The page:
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Biomineralization – August 14-19, 2016
August 14, 2016 @ 8:00 am - August 19, 2016 @ 5:00 pm
Applications for this meeting must be submitted by July 17, 2016. Please apply early, as some meetings become oversubscribed (full) before this deadline. If the meeting is oversubscribed, it will be stated here. Note: Applications for oversubscribed meetings will only be considered by the Conference Chair if more seats become available due to cancellations.
The Gordon Research Conference on Biomineralization explores the fundamental processes by which organisms produce minerals, as well as the possibility to exploit these principles in technological applications. Biomineralization processes play important roles in biology, geology, biotechnology and medicine, and provide inspiration for chemistry, materials science and nanotechnology. This highly successful conference – which celebrates its 20th birthday – will bring together researchers from many disciplines to address the mineralization by vertebrates, invertebrates, plants, bacteria as well as in biomimetic systems, and cover most biomineral systems, including calcium carbonates, phosphates, oxalates, iron oxides and silica.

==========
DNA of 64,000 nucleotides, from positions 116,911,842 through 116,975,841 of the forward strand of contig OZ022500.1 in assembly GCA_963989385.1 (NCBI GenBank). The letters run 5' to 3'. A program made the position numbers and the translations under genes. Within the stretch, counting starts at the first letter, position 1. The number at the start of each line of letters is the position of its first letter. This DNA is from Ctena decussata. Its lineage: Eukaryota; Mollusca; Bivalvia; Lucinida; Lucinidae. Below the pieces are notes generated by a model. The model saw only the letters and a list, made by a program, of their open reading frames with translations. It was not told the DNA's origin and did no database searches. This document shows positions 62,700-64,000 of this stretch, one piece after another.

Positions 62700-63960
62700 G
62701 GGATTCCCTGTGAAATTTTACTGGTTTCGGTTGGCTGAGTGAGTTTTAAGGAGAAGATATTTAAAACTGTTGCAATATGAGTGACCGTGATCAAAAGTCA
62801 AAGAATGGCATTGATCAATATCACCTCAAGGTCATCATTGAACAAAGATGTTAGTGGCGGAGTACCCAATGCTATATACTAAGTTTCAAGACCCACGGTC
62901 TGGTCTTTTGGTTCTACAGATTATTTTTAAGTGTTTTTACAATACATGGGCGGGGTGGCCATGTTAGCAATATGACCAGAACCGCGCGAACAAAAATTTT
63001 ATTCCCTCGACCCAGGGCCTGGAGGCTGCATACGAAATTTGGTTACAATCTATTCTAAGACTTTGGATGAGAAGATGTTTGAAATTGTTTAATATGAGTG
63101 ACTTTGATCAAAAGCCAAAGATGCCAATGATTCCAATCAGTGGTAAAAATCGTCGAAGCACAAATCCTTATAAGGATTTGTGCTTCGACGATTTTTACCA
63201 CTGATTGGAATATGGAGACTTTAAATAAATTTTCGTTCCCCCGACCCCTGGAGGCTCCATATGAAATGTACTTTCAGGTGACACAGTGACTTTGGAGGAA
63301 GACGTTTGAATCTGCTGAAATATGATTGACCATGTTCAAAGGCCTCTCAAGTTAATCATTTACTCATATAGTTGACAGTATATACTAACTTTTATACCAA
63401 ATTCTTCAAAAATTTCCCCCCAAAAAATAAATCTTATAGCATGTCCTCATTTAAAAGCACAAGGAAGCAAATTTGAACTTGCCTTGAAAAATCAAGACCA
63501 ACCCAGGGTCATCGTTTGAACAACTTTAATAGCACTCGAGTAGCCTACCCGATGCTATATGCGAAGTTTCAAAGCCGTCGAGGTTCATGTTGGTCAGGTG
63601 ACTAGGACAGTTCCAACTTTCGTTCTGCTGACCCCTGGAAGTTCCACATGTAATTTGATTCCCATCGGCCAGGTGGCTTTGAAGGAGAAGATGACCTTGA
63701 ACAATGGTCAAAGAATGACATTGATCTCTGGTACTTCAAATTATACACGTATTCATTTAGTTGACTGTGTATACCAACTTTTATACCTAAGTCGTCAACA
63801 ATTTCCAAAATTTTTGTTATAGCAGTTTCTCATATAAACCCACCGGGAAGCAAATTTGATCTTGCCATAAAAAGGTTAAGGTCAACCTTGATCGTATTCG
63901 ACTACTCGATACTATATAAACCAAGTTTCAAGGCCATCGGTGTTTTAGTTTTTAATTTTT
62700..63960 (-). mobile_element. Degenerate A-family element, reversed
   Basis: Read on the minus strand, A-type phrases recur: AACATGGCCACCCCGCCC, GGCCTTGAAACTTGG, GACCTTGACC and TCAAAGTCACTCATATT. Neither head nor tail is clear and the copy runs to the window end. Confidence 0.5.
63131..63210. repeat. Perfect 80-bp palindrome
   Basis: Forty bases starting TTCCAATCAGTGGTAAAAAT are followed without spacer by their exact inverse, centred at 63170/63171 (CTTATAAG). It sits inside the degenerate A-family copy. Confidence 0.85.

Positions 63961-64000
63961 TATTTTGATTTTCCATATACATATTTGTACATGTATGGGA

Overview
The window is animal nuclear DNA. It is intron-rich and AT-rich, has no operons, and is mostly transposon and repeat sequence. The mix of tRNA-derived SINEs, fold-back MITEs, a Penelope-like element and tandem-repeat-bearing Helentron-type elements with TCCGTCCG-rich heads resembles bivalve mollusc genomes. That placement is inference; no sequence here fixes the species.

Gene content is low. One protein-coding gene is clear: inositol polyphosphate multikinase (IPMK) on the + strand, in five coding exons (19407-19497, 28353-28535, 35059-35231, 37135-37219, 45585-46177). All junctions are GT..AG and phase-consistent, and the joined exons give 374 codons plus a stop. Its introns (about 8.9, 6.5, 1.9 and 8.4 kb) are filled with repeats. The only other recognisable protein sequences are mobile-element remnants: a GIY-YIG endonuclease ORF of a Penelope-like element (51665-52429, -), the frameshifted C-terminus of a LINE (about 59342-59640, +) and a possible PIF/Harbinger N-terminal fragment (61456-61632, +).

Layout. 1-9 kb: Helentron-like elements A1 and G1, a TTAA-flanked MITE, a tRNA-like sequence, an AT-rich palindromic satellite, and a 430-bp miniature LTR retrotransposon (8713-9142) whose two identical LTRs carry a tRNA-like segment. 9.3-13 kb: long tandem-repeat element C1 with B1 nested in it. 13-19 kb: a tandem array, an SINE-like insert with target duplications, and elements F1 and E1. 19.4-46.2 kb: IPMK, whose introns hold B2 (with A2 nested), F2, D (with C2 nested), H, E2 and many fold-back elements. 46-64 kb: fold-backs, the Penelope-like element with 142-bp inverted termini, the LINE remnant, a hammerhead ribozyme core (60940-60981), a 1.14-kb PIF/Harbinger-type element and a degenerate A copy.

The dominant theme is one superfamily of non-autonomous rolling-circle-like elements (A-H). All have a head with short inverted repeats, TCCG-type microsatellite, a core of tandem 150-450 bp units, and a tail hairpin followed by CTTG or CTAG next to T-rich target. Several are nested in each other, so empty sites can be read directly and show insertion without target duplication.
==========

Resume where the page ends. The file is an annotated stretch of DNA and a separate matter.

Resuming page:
The high level of control over the composition, structure, size, and morphology of biominerals results in materials of amazing complexity and with fascinating properties that strongly contrast with those of geological minerals and often surpass those of synthetic analogues. This GRC on Biomineralization will discuss the basic principles by which organisms synthesize, control and make use of minerals, and also explore the potential to apply these principles e.g. in regenerative medicine and nanotechnology.
The conference will cover all stages from the nucleation of mineral, the molecular biology of matrix production and the molecular details of matrix-mineral interactions to the effects of pathogenic mineralization and the macroscopic properties of biological and bio-inspired materials. Particular attention will be paid to the exiting recent new insights that were gained by the (combined) use of experimental and modeling techniques with high spatial and/or temporal resolution.
There will be afternoon poster sessions where all conferees can present their latest research and exchange ideas in an informal setting. All conferees are encouraged to submit and present posters, highlighting work that has not been previously published to a significant extent. We will select 8-10 of the best poster abstracts for short oral presentations.
In addition, a Gordon Research Seminar will be organized for young researchers to discuss science, experiences and career opportunities amongst peers and to become acquainted already before the start of the GRC, adding to the informal character of the meeting.